In the interests of fair exposure, I’m going to link back to Scott’s response to my response to his comments on my thoughts about manufactured scarcity, although I’m going to have to leave a more thorough response for another day as I have much to digest and process on other issues today. In the meantime, I’m just going to make two small points. When he says:
People in modern China (or even in a future America where the government has been granted broad control of its citizens) may have a valid desire to maintain anonymity online that is clearly more important than my annoyance with spam. (Capital letters my own)
This was in fact my initial point – that one can’t strip anonymity from the net without destroying much of its power for the disenfranchised. Hence when we’re assembling our micro-community structures online, we work to build a way of interacting that celebrates as much of the power of the web while simultaneously working to stop some uses of that power that could cause that community to collapse in upon itself completely. The nature of the web, web programmers and free software / open source projects (and indeed the market itself) means that there will probably not soon be a monopoly on community technology that stops people simply choosing another form of software to declare their home if the one they are in fails to meet their needs. That is probably the best place to resolve this debate – in net citizens’ interactions with, choices between (and accomplishments enabled by) various types of community software.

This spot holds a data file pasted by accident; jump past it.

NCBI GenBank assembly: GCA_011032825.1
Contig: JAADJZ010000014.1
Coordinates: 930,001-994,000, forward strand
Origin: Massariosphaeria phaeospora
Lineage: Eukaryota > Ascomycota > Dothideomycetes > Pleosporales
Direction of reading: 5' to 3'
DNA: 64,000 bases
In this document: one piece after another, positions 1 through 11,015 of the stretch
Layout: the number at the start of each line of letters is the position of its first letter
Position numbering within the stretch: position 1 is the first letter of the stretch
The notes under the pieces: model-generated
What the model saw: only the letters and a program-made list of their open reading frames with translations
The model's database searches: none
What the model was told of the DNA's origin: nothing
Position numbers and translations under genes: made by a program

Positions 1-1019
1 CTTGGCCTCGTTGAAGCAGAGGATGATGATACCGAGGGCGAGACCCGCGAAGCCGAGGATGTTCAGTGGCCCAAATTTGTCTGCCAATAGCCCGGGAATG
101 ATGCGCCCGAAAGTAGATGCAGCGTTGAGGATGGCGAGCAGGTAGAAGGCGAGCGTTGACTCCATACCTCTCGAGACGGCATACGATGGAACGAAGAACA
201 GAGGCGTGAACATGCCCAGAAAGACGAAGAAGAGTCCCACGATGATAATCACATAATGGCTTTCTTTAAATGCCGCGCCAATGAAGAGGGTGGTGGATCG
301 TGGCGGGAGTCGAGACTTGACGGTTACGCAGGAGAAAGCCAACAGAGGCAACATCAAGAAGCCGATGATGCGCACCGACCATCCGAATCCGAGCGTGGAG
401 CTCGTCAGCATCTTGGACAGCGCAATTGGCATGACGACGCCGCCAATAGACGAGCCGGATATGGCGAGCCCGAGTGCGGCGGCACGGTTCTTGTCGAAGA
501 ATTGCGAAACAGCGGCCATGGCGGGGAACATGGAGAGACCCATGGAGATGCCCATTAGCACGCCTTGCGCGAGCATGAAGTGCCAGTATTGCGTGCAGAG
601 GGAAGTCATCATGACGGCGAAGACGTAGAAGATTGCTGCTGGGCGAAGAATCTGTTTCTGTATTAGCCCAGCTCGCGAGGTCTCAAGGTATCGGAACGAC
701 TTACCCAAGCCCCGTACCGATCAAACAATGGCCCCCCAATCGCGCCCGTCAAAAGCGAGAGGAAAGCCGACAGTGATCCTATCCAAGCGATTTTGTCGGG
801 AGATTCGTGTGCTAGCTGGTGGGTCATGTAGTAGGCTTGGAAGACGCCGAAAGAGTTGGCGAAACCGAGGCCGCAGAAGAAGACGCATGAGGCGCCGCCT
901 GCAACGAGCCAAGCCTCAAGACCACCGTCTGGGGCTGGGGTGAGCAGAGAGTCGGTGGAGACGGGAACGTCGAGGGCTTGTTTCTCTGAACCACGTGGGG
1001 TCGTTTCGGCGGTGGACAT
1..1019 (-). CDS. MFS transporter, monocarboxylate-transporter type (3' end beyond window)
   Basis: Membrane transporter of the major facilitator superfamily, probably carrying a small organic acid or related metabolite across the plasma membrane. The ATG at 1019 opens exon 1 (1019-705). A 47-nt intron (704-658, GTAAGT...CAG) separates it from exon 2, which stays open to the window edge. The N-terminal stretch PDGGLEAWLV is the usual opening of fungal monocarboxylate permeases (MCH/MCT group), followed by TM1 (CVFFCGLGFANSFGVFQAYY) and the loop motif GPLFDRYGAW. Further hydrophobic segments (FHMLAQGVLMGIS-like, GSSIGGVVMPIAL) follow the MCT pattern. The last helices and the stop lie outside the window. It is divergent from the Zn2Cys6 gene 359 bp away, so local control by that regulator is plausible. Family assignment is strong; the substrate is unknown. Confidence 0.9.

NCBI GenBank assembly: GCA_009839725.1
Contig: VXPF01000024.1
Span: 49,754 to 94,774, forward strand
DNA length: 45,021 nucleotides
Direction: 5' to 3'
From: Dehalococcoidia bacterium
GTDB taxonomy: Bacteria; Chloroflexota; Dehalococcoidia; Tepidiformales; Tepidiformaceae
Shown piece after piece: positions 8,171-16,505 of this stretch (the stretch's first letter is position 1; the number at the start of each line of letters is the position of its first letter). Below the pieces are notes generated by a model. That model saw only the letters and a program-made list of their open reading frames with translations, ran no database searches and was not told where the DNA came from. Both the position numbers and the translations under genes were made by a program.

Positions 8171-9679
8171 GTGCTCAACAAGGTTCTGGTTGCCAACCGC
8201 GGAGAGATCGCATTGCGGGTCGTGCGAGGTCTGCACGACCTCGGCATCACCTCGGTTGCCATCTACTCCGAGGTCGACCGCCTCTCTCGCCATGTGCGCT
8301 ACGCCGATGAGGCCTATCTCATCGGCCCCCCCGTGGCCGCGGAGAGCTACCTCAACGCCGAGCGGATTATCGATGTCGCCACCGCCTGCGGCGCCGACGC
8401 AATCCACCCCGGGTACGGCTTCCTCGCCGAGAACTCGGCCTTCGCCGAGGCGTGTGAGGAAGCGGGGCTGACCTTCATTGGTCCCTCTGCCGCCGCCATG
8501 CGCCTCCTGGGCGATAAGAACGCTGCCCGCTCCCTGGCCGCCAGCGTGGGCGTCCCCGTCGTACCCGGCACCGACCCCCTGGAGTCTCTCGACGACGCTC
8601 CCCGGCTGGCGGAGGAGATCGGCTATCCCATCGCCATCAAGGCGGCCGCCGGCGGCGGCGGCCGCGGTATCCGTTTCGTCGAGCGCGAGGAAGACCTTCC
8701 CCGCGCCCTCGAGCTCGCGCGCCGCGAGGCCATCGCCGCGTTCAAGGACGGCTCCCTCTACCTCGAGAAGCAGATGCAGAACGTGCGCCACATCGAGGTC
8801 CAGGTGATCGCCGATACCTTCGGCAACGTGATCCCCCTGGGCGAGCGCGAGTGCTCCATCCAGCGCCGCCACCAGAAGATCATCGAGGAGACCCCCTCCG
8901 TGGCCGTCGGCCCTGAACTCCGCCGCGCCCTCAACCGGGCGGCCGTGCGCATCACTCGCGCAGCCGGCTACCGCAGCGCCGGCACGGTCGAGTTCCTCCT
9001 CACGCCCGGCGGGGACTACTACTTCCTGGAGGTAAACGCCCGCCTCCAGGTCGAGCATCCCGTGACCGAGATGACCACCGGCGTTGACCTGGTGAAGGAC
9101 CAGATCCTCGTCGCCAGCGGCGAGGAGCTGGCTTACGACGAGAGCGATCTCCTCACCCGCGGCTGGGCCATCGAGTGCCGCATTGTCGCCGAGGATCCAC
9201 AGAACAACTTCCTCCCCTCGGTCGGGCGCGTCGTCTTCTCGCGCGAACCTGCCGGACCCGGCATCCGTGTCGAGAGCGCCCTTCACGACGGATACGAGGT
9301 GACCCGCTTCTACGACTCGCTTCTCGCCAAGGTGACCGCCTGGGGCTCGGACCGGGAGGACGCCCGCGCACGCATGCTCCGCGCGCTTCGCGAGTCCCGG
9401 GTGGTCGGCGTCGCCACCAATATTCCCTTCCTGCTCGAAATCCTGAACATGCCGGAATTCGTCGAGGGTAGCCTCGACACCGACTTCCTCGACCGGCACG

I don’t see how Tom’s example system could prevent a user from sitting at a single computer all day creating identities and then passing those identities around to other computers — assuming it can even prevent a computer from doing the same.
Again – it wouldn’t at all. But in my initial rough gestural example, the logging-in process would be time-consuming – which would mean that very specific speed bumps would be placed between new identity creation and new identity posting. This could radically slow down the amount of new users that someone could effectively maintain per computer. It’s a question again of difficulty – you do not have to make something impossible in order to stop it happening – you simply have to make something not worth the energy, time or money that you’d have to invest. That’s how public key cryptography works – not by making it impossible to break the code, but by making it take impossibly large amounts of time…